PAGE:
Written by Ashmi Mohan at Clasis Law
In its recent judgment of Kirusa Software Private Ltd. vs. Mobilox Innovations Private Ltd. Company Appeal (AT) (Insolvency) 6 of 2017, the National Company Law Appellate Tribunal of India (“Appellate Tribunal”) has adjudicated upon the issue as to what does “dispute” and “existence of dispute” mean for the purpose of determination of a petition under Section 9 of the Insolvency and Bankruptcy Code, 2016 (“Code”).
Under the provisions of Section 8 of the Code, on the occurrence of a default, it is mandatory for the Operational Creditor, to issue a notice demanding payment of the default amount. This is a condition precedent under Sections 8 and 9 of the Code before making an application before the Adjudicating Authority (National Company Law Tribunal). Further, as per sub-Section (2) of Section 8 of the Code, the Corporate Debtor is under an obligation to bring to the notice of the Operational Creditor the payment of debt or the existence of a dispute, if any, within a period of ten (10) days. The Code does not stipulate any such condition on the Financial Creditor under Section 7 of the Code.
After the expiry of ten (10) days, the Operational Creditor has a right to file an application before the Adjudicating Authority under Section 9 of the Code. Once such an application is received, the Adjudicating Authority, within a period of fourteen (14) days, has to either admit or reject the application. It is pertinent to note that Section 9(5)(ii) casts an obligation on the Adjudicating Authority to reject the application of the Operational Creditor if it has received a notice of dispute from the Corporate Debtor.
In Kirusa Software Private Ltd. (supra), the Appellate Tribunal whilst interpreting Section 8 and 9 of the Code, has laid down that the Adjudicating Authority will examine whether the notice of dispute in fact raises the dispute and that too within the parameters of the definition of ‘debt’ and ‘default’. Then the Adjudicating Authority will reject the application if it apparently finds that the notice of dispute does really raise a dispute. Otherwise, if the Adjudicating Authority finds that the notice of dispute lacks in particulars or does not raise a dispute, it may admit the application.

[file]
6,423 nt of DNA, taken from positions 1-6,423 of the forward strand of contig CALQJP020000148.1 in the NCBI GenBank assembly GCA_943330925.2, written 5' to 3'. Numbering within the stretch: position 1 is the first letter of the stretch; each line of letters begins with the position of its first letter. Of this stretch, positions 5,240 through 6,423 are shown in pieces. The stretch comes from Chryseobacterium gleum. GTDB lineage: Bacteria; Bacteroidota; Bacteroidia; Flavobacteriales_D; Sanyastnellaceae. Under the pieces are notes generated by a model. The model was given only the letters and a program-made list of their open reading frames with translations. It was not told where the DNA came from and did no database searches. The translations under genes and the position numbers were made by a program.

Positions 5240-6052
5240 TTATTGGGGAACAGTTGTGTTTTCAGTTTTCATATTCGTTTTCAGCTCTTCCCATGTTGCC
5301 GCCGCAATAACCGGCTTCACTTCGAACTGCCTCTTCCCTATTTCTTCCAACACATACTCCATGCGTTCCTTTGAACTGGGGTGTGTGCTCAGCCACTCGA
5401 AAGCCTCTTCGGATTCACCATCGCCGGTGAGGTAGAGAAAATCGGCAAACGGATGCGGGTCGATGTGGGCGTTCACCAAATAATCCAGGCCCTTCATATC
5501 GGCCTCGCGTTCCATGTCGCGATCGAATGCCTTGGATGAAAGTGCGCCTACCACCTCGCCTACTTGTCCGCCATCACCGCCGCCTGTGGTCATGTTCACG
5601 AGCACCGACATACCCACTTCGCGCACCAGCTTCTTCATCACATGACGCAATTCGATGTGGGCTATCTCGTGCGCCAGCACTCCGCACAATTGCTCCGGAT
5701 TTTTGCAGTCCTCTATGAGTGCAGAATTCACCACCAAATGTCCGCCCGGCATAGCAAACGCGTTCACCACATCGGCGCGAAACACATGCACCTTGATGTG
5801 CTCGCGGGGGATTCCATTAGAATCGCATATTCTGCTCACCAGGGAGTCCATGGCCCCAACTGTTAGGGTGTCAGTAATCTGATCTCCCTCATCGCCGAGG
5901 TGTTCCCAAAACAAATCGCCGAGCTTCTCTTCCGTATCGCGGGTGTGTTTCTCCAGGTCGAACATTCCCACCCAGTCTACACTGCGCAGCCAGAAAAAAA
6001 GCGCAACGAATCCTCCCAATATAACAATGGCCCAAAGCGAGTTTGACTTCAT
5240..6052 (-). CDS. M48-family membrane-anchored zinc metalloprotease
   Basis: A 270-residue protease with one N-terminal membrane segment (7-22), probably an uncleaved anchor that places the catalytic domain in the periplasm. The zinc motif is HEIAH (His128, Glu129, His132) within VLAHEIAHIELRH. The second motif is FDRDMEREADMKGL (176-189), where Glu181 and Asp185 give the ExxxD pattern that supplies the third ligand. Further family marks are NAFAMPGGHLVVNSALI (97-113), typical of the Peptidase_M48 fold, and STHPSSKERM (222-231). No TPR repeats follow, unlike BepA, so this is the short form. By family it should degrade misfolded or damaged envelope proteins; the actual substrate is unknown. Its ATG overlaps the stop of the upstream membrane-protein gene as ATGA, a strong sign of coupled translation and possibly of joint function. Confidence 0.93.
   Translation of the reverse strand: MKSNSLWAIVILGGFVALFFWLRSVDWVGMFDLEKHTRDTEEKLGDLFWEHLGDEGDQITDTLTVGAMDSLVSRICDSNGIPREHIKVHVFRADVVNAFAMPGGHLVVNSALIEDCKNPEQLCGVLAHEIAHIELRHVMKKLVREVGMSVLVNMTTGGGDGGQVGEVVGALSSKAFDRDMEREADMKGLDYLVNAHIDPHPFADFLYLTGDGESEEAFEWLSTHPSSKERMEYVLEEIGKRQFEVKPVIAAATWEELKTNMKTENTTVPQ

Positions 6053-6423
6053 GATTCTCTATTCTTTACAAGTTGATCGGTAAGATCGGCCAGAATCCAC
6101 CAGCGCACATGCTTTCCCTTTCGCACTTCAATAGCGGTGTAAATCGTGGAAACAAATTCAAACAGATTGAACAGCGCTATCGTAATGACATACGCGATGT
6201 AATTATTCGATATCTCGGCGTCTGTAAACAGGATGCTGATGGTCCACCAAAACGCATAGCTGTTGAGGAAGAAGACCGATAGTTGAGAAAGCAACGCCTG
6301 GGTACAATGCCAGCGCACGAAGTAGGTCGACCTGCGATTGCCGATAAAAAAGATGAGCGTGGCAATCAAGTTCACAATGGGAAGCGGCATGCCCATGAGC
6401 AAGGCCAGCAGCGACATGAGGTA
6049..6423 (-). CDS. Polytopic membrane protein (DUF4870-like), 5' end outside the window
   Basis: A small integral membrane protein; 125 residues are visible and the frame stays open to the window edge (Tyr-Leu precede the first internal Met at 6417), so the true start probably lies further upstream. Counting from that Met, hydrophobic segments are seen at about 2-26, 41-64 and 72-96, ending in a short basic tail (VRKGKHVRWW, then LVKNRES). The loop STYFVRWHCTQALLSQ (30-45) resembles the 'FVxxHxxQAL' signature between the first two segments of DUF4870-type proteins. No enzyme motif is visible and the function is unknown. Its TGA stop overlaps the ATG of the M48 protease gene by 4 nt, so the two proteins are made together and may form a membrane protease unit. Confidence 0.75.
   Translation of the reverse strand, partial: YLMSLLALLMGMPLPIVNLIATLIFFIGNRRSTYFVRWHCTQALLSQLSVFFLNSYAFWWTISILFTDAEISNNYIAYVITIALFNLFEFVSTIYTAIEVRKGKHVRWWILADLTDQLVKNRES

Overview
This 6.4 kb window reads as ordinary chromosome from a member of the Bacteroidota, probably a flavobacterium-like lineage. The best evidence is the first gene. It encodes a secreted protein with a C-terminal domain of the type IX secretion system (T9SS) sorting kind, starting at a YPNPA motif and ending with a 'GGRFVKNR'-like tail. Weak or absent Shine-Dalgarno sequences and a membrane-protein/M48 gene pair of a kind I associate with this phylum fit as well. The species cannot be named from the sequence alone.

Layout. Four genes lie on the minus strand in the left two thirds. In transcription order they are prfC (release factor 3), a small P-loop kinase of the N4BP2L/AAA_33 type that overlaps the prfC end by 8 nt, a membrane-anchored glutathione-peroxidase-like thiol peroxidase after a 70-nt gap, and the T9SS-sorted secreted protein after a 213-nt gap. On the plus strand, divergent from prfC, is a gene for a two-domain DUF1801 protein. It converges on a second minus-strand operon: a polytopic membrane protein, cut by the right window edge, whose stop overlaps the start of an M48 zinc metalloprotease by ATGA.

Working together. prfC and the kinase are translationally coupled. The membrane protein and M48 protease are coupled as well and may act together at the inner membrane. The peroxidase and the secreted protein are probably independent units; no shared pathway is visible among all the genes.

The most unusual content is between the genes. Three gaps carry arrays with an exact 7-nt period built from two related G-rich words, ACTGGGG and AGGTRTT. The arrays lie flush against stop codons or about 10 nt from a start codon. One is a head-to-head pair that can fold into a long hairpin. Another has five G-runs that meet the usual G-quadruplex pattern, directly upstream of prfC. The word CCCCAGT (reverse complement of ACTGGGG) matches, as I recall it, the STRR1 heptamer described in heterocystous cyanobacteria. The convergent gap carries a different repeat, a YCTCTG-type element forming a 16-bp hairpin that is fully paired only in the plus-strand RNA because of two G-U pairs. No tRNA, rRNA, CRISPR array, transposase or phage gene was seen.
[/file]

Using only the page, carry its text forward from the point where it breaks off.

The Appellate Tribunal has thereafter proceeded to interpret the definition of the term “dispute”. Sub-section (6) of section 5 of the Code defines “dispute” to include a suit or arbitration proceedings relating to-
(a) the existence of the amount of debt;
(b) the quality of goods or services; or
(c) the breach of a representation or warranty.
The Appellate Tribunal has held that the term “dispute” as defined under the Code is “inclusive” and not “exhaustive”. The term has been given a wide meaning on the condition that it is in relation to the three grounds provided for in the definition i.e. the existence of the amount of debt, the quality of goods or services or the breach of a representation or warranty.
The Appellate Tribunal explains that sub–Section (6) of Section 5, if read harmoniously with sub-Section (2) of Section 8 of the Code means that disputes, if any, relate to all kinds of disputes, pertaining to debt and default. The Appellate Tribunal holds that sub-Section (2) of Section 8 of the Code cannot be read to mean that a dispute must be pending between the parties prior to the notice of the demand and that too in arbitration or a civil court. Once parties are already before any judicial forum/authority for adjudication of disputes, notice becomes irrelevant and such an interpretation will render the expression ‘existence of dispute’ in sub-Section (2) of Section 8 otiose.